It’s turned out to be a lovely collectors item, just liked I’d hoped for. It really does look like a well worn antique book with the way they’ve finished it with faux cracks and worn out fabric and gilding. The linking part is something that only a video can do justice to though so here it is!

 

 

When you open it you get a fantastic fly-past of the game world along with the theme music. The image is crisp, sharp and vivid and the screen beautifully hidden behind the page. This video plays automatically so presumably there is a hidden magnetic switch somewhere that is triggered when you lift the cover.

Along the bottom and side there are magnetic flaps that open up to reveal three hidden drawers. There’s a long shallow draw that runs the full length of the spine which I assume could be used to store the pen if you purchased it (I didn’t). There are also two big drawers which open out on the right. The upper one houses the seven game DVD’s and the other is empty on mine but would probably have stored the inkwell had I been able to afford to add that to my pledge.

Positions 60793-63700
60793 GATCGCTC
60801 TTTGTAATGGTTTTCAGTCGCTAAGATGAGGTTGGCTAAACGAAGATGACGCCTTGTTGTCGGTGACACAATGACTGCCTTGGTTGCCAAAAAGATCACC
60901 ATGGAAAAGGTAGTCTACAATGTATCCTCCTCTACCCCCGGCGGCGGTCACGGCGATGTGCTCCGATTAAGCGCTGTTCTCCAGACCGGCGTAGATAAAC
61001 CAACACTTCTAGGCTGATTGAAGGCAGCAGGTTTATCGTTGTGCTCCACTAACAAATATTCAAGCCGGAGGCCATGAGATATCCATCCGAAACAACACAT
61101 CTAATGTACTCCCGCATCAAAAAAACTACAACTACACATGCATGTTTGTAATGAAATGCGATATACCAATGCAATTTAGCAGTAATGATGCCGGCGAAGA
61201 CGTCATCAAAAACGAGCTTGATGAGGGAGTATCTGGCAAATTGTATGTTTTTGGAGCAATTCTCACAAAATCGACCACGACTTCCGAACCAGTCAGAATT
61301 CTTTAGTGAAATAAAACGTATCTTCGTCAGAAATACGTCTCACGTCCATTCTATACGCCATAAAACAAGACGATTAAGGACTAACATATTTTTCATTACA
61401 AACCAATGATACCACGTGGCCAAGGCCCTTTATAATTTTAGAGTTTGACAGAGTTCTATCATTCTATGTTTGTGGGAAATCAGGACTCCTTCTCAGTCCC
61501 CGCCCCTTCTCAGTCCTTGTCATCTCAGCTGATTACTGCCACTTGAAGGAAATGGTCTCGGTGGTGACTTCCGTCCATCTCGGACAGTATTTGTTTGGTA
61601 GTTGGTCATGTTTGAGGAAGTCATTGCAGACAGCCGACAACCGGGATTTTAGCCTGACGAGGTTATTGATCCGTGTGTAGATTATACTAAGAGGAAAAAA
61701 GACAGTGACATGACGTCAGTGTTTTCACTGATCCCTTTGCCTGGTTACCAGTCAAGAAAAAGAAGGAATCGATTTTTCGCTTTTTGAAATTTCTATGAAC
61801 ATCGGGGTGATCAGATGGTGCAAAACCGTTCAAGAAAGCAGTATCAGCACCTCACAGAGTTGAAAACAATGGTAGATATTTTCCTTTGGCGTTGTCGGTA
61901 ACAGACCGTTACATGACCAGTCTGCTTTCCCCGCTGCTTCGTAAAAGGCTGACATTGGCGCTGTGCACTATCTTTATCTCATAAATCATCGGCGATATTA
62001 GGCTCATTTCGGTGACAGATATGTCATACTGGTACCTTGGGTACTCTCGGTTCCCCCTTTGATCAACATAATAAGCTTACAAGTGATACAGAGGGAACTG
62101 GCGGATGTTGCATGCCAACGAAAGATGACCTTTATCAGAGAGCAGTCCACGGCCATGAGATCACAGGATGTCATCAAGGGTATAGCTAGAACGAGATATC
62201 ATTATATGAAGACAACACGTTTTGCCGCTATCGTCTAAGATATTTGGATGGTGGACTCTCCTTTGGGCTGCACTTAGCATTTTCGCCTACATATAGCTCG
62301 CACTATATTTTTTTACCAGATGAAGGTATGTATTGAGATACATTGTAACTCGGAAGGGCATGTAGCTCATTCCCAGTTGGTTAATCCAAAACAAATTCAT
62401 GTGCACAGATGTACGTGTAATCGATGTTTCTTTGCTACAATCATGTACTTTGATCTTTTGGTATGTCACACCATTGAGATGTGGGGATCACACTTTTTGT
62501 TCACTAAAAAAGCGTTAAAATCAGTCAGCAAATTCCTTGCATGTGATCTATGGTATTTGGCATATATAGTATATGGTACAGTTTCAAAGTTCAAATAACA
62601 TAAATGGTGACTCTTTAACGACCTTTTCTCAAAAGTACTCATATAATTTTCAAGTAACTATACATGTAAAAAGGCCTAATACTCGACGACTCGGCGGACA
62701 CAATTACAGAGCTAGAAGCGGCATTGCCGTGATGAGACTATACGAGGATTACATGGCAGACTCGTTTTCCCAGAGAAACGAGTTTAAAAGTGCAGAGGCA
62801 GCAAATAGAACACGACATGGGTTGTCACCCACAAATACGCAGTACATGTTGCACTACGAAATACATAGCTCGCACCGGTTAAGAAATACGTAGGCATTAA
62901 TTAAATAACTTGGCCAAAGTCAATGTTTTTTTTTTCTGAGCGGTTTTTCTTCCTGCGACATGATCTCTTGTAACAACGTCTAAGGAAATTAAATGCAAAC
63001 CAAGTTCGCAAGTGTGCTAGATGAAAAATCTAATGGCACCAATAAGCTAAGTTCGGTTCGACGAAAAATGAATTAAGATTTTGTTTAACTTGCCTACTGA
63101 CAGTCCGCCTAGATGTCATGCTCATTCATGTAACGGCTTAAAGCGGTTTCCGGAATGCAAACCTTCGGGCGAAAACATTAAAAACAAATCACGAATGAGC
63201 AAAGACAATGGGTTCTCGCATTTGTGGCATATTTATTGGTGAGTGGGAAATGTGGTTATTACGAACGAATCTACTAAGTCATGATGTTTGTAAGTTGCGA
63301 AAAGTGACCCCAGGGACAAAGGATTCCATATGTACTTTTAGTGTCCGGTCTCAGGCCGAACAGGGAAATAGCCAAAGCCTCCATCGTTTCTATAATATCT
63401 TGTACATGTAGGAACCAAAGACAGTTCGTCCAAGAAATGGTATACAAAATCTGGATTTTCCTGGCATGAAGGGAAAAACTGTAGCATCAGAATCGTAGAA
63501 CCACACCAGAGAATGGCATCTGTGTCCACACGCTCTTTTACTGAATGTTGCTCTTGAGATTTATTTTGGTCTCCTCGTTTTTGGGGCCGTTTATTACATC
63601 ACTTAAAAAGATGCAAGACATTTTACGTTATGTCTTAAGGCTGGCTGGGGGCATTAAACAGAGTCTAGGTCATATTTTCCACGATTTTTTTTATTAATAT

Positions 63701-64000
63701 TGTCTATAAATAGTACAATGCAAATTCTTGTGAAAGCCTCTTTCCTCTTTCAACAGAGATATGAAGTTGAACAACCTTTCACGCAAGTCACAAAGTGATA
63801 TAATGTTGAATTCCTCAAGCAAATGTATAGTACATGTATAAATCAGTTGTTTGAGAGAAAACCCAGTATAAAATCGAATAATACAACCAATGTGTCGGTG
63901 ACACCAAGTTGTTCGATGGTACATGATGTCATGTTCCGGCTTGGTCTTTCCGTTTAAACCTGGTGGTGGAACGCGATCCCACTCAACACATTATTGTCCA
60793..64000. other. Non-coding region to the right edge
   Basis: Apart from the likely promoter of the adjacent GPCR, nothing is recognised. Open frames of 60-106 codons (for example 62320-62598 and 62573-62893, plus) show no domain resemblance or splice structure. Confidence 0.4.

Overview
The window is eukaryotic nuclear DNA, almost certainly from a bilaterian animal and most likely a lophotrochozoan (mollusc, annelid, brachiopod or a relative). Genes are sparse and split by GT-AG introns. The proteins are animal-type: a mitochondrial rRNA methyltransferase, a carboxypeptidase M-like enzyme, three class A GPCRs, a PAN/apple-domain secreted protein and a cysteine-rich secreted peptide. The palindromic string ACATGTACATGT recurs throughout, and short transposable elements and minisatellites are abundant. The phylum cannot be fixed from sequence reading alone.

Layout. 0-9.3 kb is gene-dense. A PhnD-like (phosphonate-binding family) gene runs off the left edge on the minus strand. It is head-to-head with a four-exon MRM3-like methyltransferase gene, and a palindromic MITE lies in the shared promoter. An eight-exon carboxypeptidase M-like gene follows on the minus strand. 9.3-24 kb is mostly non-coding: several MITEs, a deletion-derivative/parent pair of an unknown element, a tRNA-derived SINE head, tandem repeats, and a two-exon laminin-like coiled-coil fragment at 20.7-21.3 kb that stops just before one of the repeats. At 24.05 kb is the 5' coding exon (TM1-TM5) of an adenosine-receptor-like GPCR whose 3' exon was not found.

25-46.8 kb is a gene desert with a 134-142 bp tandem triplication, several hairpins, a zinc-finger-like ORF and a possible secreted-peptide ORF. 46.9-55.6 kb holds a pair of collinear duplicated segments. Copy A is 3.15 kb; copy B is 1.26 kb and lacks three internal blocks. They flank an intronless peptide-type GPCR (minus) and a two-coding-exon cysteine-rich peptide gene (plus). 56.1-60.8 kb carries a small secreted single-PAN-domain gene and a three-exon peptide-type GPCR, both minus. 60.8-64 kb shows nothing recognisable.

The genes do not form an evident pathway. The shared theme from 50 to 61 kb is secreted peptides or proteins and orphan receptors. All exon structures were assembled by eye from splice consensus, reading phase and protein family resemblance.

Myst 25th Anniversary Collection

Linking Book Hidden Drawers

 

Cleverly hidden away from plain sight under the little ‘stains’ and ‘marks’ on the linking screen page are a number of control buttons. These let you control the volume and allow you to switch to another video from a different game should you wish to. There’s also a button that will pause playback.

 

Myst 25th Anniversary Collection

Spot the buttons!

 

A tiny micro USB port hidden under the large flap can be used to charge up the battery for the LCD screen that’s hidden inside. Plug it into a PC and you’ll discover that the book actually has around 500MB of storage on board, most of which is used. There’s 4 folders on the device. One is used to store the actual video that plays when you open the book. The second is full of videos from the various games for you to swap in and out of the ‘play’ folder. A third folder contains a number of game screenshots and box art while the fourth is basically empty besides a readme that suggests you can store your own files in it. There’s also a handy link to re-download the video files should you ever need to.

 

 

Anyway I’m delighted with the finished product and will proudly display this on my gaming shelves for years to come.  I am a little disappointed that I couldn’t get the inkwell but it was around £80 extra and I had to draw a line somewhere!